HTC M4 vs HTC One: wait for Verizon, or wait even longer?

Chris Burns - Jun 5, 2013
HTC M4 vs HTC One: wait for Verizon, or wait even longer?

As the HTC One is confirmed for Verizon here in the United States, so too has an “HTC One Mini” been all but confirmed by a set of leaked up-close photos. These photos are either the work of a hardware tester or an extremely dedicated mock-up artist – as we’re inclined to believe the former, it’s become apparent that a new choice must be made for those waiting for their favorite amalgamation of HTC and Android. Should you pick up an HTC One now, or does it make more sense to wait for the ever-so-slightly smaller HTC M4?

This HTC M4 has popped up more than once in the past, and though HTC itself has not made the device official, there’s enough of a general consensus to see what this device will be made of here and now. This device first appeared to be a Home-less version of the HTC First, but such an idea was quickly dashed when our HTC First vs HTC M4 guide was knocked out.

BELOW: The HTC M4 photos here show the device to be ever-so-slightly smaller than the HTC One in the palm of an adult hand (the HTC One is pictured above).


The HTC M4 will be bringing the following specifications to the market, these and confirmation of an “UltraPixel” camera on its back tipped once again this morning.

• 5.05 x 2.63 x 0.39 (in) (LxWxT)
• 4.3 inch, HD 720p, 341 PPI
• Android 4.2.2 Jelly Bean
• HTC Sense 5.0 UI
• Qualcomm Snapdragon 400 MSM8930, dual core 1.2Ghz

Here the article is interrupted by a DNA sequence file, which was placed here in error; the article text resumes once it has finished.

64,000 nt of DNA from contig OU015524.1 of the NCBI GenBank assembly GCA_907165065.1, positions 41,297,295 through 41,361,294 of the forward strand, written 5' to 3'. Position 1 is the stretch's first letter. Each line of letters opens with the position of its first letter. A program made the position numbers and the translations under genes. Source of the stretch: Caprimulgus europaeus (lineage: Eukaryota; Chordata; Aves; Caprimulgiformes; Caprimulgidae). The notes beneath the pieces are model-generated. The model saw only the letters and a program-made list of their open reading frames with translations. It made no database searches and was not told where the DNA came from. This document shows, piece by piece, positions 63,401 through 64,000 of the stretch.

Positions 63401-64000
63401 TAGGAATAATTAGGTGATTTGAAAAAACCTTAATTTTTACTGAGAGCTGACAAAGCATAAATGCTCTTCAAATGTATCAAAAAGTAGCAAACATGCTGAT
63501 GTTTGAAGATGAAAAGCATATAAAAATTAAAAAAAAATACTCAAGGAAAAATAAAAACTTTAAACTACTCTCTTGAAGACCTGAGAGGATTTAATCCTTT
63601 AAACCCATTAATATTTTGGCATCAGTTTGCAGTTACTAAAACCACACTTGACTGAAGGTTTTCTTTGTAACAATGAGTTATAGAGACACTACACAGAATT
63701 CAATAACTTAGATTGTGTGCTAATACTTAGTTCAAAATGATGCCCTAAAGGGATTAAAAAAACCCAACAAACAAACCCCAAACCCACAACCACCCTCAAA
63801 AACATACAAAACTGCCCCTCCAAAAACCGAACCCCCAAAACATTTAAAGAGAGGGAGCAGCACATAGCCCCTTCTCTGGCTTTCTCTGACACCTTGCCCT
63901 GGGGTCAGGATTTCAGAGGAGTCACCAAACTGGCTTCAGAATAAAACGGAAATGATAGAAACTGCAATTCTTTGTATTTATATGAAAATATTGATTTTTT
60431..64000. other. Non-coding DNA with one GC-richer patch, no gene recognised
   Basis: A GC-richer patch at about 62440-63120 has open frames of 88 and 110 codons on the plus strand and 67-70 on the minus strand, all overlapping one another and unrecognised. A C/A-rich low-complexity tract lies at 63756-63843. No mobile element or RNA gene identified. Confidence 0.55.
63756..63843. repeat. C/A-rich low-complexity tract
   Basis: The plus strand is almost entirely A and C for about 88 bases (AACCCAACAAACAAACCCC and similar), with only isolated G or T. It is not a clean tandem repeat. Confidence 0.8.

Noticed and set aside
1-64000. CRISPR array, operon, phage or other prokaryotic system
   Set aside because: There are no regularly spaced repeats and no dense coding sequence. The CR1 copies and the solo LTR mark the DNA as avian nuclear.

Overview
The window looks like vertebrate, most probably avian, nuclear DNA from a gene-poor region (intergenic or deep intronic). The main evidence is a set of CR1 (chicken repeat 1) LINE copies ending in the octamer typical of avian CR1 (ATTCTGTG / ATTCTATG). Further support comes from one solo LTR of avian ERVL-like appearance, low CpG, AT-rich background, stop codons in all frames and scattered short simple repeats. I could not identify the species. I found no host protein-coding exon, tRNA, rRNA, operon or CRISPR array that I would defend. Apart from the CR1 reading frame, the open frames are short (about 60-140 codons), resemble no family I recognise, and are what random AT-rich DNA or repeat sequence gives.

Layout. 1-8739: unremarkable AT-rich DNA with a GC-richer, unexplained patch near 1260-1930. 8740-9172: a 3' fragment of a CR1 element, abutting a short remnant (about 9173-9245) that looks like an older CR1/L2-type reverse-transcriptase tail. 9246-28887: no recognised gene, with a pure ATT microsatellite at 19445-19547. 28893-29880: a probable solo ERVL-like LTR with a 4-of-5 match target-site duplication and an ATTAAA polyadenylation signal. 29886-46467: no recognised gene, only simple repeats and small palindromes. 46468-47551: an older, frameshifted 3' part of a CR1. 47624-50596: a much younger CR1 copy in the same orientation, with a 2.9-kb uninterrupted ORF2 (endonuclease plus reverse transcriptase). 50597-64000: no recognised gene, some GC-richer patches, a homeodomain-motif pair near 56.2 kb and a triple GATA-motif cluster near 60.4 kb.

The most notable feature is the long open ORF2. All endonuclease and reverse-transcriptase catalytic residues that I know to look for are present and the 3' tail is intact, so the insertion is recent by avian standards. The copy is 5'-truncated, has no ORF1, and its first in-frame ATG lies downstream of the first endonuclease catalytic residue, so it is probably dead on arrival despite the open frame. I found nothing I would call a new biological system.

• RAM: 2GB
• Internal storage: 16GB
• Bluetooth 4.0
• UltraPixel camera on back with 4.1MP (same as the original), 1.6-megapixel camera on front

The HTC One is not quite as small, here working with a 4.7-inch display with Super LCD3 technology with a 1920 x 1080 pixel display at 469 PPI. That’s quite a bit sharper than the M4, but unless you’re holding them one next to the other, it’s unlikely you’ll notice the real difference.

The HTC One works with a step up in the Qualcomm Snapdragon processor line-up, here working with the Snapdragon 600 rather than the 400. This will not mean a lot for users when they’re only working with social networking and web browsing, but getting into gaming will appear with a bit less slick on the M4.

The HTC One isn’t the most palm-fitting device in the world. It’s certainly not meant to be a one-handed device, of course, as with a 4.7-inch display comes a bit more width and height than one’s thumb length. The HTC M4 provides a size that might be a bit more appealing to those users aiming for iPhone “ideal” palm size as identified by Apple back in 2007.

The HTC M4 is much closer in size to the Motorola DROID RAZR M, a smartphone which we found to be surprisingly comfortable to use after having worked with much larger devices for many, many months. The only drawback here is that if you are used to working with a much larger display, you may feel a bit restricted pulling back an inch – or even a fraction of an inch.

This machine will be essentially bringing the same HTC One experience as delivered with the original HTC One save its physical size and slightly less sharp display. If you’re all about the palm-sized goodness, this may very well be the HTC One you’ve been waiting for – and didn’t know you were waiting for, at that.

While the HTC One is already out on several major carriers here in the United States today, the Verizon edition isn’t scheduled to appear until “later this summer” – no exact date given. Meanwhile the HTC M4 (as it’s still code-named) has been tipped – but also not confirmed – to be coming in August.

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